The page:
The king felt that the people would not accept his decision and if he forced them there might be a riot Therefore, the king called a council and asked them their suggestion. It was decided to send a similar inquiry to the King of Italy. They wrote to the king of Italy and they received a prompt reply. The Italian government informed them that they would supply both a machine and an expert at a cost of 12000 francs including travelling expenses. Though the price quoted by the king of Italy was cheaper than that of the French government, still the price was too much for a toy kingdom like theirs. Therefore, the ministers called another council and discussed the matter.

The council asked the General of the army to find a soldier who would be ready to cut off a man’s head. The members of the council believed that the soldiers have been trained for such a job. The general discussed the matter with his soldiers to see whether one of them would agree to do that job. But the soldiers did not agree to do it because they had not been taught how to behead a criminal.

The king and the ministers met again and discussed the matter thoroughly. Finally, they came to the conclusion that the best thing to do was to alter the death sentence to one of imprisonment for life. This way it would enable the prince to show his mercy and it would also be cheaper. The prince agreed to this and so the matter was arranged accordingly. Though there was no suitable prison for a man sentenced for life, they managed to find a place that would serve as a prison and put the criminal in it. They also placed a guard over him. The guard had to watch the criminal and had also to fetch his food from the palace kitchen. This way, they kept the prisoner imprisoned for more than a year. The whole arrangement of keeping a guard to watch over the criminal and feeding the criminal cost more than 600 francs a year.

One day, while the kinglet was examining the account of his income and expenditure, the new item of expenditure caught his eye. He got worried and so he summoned his ministers and urged them to find some cheaper way of dealing with the criminal. The ministers again met and discussed ways of reducing the expenditure. Finally, they all came to the conclusion that the guard could be dispensed with so that the expenditure on his salary could be saved. They went to the extent of saying “let the prisoner run away and be hanged”. The ministers conveyed their decision to the kinglet and the kinglet gave his consent to it.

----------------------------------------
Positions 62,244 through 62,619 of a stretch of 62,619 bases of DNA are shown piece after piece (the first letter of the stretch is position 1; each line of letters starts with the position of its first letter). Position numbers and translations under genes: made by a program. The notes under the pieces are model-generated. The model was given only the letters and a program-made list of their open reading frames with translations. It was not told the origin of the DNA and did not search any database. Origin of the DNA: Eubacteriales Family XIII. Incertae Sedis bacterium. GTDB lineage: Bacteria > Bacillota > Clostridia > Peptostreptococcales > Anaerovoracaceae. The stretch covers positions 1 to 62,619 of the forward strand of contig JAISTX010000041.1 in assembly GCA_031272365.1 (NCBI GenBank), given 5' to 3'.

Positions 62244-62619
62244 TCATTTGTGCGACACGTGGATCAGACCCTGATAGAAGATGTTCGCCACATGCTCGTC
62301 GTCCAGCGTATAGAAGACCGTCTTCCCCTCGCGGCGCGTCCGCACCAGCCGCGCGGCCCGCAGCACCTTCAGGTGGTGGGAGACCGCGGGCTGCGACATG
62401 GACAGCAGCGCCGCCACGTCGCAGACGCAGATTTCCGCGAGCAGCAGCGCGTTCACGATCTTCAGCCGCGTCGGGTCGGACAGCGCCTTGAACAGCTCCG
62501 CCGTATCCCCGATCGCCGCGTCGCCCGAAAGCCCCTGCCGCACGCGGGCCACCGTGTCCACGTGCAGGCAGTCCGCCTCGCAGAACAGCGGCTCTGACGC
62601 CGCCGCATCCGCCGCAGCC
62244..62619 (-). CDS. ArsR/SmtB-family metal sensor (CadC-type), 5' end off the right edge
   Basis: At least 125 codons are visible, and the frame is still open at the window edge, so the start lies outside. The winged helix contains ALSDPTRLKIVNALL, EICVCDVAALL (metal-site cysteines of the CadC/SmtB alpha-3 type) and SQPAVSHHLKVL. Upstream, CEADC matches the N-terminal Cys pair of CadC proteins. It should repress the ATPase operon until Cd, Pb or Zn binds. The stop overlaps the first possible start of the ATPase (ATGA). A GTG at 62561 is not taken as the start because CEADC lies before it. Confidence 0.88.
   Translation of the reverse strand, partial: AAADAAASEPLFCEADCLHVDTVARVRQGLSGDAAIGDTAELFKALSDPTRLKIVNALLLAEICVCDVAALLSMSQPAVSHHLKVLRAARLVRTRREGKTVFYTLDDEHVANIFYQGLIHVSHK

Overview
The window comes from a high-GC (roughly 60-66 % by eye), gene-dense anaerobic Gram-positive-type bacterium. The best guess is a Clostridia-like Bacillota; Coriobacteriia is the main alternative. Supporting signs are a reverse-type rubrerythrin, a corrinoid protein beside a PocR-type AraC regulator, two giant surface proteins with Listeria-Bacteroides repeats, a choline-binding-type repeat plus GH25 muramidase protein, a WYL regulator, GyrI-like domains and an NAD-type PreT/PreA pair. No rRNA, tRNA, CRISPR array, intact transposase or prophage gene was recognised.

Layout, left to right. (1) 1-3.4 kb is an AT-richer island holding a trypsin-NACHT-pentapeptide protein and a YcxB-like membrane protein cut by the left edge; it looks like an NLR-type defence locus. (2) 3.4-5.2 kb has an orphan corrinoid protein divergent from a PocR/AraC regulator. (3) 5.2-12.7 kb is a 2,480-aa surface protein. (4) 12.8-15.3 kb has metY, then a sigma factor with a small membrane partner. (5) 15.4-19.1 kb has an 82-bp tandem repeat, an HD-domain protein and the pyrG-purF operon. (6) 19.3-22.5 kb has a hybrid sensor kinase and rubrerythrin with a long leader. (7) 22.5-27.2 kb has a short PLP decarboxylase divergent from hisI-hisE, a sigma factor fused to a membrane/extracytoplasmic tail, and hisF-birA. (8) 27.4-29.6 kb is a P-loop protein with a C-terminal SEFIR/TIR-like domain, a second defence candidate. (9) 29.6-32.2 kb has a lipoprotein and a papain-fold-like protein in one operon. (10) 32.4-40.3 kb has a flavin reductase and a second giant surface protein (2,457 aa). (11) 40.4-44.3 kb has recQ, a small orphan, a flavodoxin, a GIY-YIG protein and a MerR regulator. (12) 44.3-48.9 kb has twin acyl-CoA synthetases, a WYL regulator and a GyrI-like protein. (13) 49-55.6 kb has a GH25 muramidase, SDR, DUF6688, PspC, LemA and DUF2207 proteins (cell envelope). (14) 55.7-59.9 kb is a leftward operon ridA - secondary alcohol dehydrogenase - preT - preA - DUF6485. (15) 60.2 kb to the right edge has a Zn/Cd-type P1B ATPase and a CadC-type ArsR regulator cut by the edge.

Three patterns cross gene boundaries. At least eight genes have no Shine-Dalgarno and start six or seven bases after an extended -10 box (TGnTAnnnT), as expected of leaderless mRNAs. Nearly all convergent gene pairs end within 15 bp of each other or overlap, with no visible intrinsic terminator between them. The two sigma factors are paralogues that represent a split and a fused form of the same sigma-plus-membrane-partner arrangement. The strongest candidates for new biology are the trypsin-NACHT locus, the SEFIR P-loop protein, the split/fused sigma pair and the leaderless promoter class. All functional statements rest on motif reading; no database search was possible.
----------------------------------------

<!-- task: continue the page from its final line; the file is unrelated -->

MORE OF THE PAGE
Accordingly, the guard was dismissed; but they all waited to see how the prisoner would react. At dinner time the criminal came out, and not finding his guard, he went to the Prince’s kitchen to fetch his own dinner. After collecting his dinner, he returned to the prison, shut the door on himself, and stayed inside. He did not show any signs of running away and this got the ministers worried. The criminal was brought before the Minister of Justice. He suggested to the prisoner to run away. He even told him that if he ran away, the prince would not mind it The prisoner told the minister that he had nowhere to go and accused them of ruining his character by sentencing him to death.

Secondly, he told them that having been confined to the prison, he had given up his habit of working. He actually resented their action in not executing him. He finally told them that he would not like to agree to their proposal that he should run away and escape. The minister felt helpless.

Once more the council was summoned and the criminal’s issue was discussed again. They came to the conclusion that the only way they could get rid of him was by offering him a pension. The ministers decided to pay the prisoner a fixed sum of600 francs as a pension. On receiving the news, the prisoner told them that he would go away on that condition but they must undertake to pay it regularly.

Finally, the prisoner received one-third of his annuity in advance and left the king’s dominions. He emigrated to another country just across the frontier. He bought a bit of land, started market gardening, and lived there comfortably.

The narrator comments jovially that it is a good thing that the prisoner did not commit his crime in a country where they do not grudge expense to cut a man’s head off, or to keep him in prison for life. The author seems to question the very conviction of the rulers about the system of law and governance instituted by the rulers of big nations. The author seems to appreciate the courage and open-mindedness of Monaco in acknowledging their limitations and letting free the prisoner on humanitarian grounds. It is worth noting that the writer puns on the words ‘Too Dear!’. It means either ‘too expensive’ or ‘of great value’. The author leaves it to the reader to decide whether ‘Too Dear!’ refers to executing a criminal or saving a criminal’s life.


In conclusion, “Too Dear!” serves as a cautionary tale about the destructive nature of unchecked greed and the pursuit of material possessions. Pahom’s tragic fate serves as a stark reminder of the importance of moderation and contentment in one’s pursuit of wealth and happiness.